The top 5 things that can kill a chat group

I still remember in Christmas 2007 when I got my first laptop. It was a Compaq Presario F730US, one of those infamous laptops that suffered from the godawful Nvidia chipsets that’d fail and cause all sorts of issues leading up to the eventual failure. As someone who had zero friends, I turned to the solution many failures of teenagers my age turned to: Having friends online. With no school getting in my way when I was homeschooled, or school being full of people who either weren’t my friends or who played along, I got into IRC chats, chat groups on Skype, MSN, and later Discord and Telegram, and I met all sorts of well, “interesting” people. I’d say my experience from 2008-2018 was shaped by trying to flock from numerous groups and trying numerous things to be accepted, but over time things changed. Old people I knew online usually moved on to living the “normie” life, getting jobs, hanging around new friends, while people who tended to be online for years and years tended to fit a pattern. They were all broken, internet addicted men who used the internet as a way of escaping real life, and eventually as anyone who hangs out online knows, bad decisions catch up to you and bite you in the ass, hard, leading to group drama of course. Meanwhile the people in said group who aren’t in said friend circle as much just jump out, realizing the building is on fire and it’s best to leave it before it collapses.

While reliving bad experiences online over and over has clearly taken its toll on me to an extent, at least I can relay some lessons learned from this, and now I am here to talk about the top 5 things that can kill a chat group. Strap in, get that mountain dew ready, and listen to some damn good shit hitting the fan music. I’ve also run at least one Telegram chat and have seen shit go down as well there.

5. Badmins (See: Resetera Forums)

Nobody online likes a hardass leader. Sometimes it might be necessary, such as with countries where the government is changed by a coup dictatorship cycle, or a public discord server with a lot of 14-year olds joining trying to emulate 10-year-old raid videos in the laziest manner possible, but then you have admins with overbearing rules, who take it to extremes to the point where it’s almost like going on one of those Reddits where you’re pre banned if you post in another subreddit the admins don’t like. They’ll enforce rules to the littlest degree, to the point of banning many people for even the slightest overstep, and to make matters worse they’ll often ban people for dissent. Perhaps the best example of this is ResetEra, a gaming forum that’s gained a reputation for being one of the most elitist hugboxes on the internet, where any sort of dissent is banned, and over here you can see a running count of who’s been banned from that site. These groups drive out new users, and old users as well as many of them get fed up with the moderation.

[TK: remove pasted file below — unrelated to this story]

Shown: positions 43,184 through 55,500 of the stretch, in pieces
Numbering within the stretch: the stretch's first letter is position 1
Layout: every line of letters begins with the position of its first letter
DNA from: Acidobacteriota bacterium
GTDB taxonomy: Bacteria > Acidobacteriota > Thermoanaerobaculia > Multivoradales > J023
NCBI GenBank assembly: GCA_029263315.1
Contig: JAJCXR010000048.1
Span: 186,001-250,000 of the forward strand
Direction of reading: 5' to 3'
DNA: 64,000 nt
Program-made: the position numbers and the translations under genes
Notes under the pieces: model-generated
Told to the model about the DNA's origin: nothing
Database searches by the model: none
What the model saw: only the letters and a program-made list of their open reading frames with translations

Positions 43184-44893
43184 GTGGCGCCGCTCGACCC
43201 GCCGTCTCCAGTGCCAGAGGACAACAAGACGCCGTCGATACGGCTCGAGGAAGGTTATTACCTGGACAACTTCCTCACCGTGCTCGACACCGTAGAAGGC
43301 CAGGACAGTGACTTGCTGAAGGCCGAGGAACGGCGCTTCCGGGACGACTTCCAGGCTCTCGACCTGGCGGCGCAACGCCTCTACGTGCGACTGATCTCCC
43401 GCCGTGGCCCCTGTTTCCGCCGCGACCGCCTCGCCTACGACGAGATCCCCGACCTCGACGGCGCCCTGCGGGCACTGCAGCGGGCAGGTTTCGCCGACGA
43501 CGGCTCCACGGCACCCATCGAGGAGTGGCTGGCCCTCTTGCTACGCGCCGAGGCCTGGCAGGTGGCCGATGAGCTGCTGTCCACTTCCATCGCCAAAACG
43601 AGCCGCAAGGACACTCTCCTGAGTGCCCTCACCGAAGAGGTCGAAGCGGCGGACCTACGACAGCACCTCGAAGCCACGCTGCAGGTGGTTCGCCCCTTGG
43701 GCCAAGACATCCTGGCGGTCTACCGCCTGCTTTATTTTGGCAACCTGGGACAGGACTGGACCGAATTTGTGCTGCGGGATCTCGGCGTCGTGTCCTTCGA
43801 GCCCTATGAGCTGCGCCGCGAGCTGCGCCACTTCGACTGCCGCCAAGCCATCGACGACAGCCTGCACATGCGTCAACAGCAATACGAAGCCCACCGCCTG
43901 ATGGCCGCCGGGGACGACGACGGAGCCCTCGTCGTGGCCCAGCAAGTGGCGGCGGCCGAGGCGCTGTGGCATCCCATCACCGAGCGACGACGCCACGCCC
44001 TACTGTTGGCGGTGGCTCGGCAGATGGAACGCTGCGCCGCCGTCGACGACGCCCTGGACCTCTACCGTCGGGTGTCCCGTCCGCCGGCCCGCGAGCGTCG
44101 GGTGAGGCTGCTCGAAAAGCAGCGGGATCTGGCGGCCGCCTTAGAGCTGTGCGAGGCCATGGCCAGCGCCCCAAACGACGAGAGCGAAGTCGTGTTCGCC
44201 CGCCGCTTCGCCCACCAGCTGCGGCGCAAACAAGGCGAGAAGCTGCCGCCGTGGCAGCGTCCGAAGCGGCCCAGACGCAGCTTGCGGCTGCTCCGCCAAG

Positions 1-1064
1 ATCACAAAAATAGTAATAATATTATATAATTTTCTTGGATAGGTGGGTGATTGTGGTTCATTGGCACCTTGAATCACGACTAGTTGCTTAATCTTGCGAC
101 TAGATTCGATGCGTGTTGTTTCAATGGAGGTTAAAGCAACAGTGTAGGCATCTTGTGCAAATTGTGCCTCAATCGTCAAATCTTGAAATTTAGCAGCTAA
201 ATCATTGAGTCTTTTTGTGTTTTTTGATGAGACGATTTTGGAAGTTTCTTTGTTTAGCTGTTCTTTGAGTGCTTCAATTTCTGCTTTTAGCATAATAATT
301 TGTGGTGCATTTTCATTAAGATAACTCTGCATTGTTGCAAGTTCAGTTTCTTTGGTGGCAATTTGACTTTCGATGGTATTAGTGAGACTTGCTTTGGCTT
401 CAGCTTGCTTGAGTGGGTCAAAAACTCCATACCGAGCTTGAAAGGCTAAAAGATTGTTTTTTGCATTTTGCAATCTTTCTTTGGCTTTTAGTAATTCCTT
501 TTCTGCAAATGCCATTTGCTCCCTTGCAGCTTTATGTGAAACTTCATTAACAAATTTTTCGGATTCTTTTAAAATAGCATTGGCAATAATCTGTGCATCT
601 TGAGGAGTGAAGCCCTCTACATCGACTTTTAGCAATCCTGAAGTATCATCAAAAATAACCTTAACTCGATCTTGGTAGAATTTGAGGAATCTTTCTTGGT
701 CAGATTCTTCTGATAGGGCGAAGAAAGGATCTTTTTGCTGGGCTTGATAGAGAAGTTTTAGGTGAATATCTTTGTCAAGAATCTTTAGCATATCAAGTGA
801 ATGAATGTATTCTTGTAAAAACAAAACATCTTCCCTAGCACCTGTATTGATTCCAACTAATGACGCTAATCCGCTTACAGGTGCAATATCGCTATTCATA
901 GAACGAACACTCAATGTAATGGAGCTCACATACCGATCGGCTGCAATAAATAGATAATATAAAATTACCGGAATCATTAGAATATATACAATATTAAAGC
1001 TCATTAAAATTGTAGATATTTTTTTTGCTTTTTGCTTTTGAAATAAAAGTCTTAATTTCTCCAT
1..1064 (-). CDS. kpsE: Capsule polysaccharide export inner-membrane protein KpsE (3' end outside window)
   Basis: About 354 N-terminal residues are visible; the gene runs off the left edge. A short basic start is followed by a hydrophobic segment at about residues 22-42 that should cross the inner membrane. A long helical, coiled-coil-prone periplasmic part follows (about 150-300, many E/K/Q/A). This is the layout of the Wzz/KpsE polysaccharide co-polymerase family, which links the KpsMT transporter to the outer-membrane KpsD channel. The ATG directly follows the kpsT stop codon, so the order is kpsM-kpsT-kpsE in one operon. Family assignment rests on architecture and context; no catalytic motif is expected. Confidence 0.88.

4. Chat retards and shielding people who cause chaos

Chat retards are an “interesting” topic to talk about. Now what is a “chat retard” as I like to call it? Well a chat retard (or personal lolcow, depending on the term) is a crazy guy who sits around in a group and acts erratic as fuck, yet adds some character, and also happens to be a regular user. A lot of groups have at least one of these people, and while they can be quality entertainment, the issue is that lots of people online have thin skin, and this means they can go from entertaining to driving off some regulars fast. At the same time, other regulars might find them entertaining as hell, and this leads to a dilemma: should you wrangle the chat retard hard, or go easy on them and just let the person driven nuts by them leave? In a group a few years ago, the chat retard was banned from the server, and other members found him hilarious, causing a chat split.

Furthermore, you have cases where admins will shield someone and let them run free, doing whatever just because they’re pals with the admin/the admin’s thirsty for them, and this can lead to issues if said person causes chaos. I’ve seen this behavior at old jobs (which led to me leaving one), and I’ve seen it online too. When members bring complaints to your door, you also have to ask questions: Who in this group would you rather lose? I try to decide on the basis of how much someone is contributing to a chat when running a chat, but it can be a hard question, especially when said person ends up leaving for unrelated reasons or because they got angsty over something else another month, and when that happens it makes you really question if you made the right choice.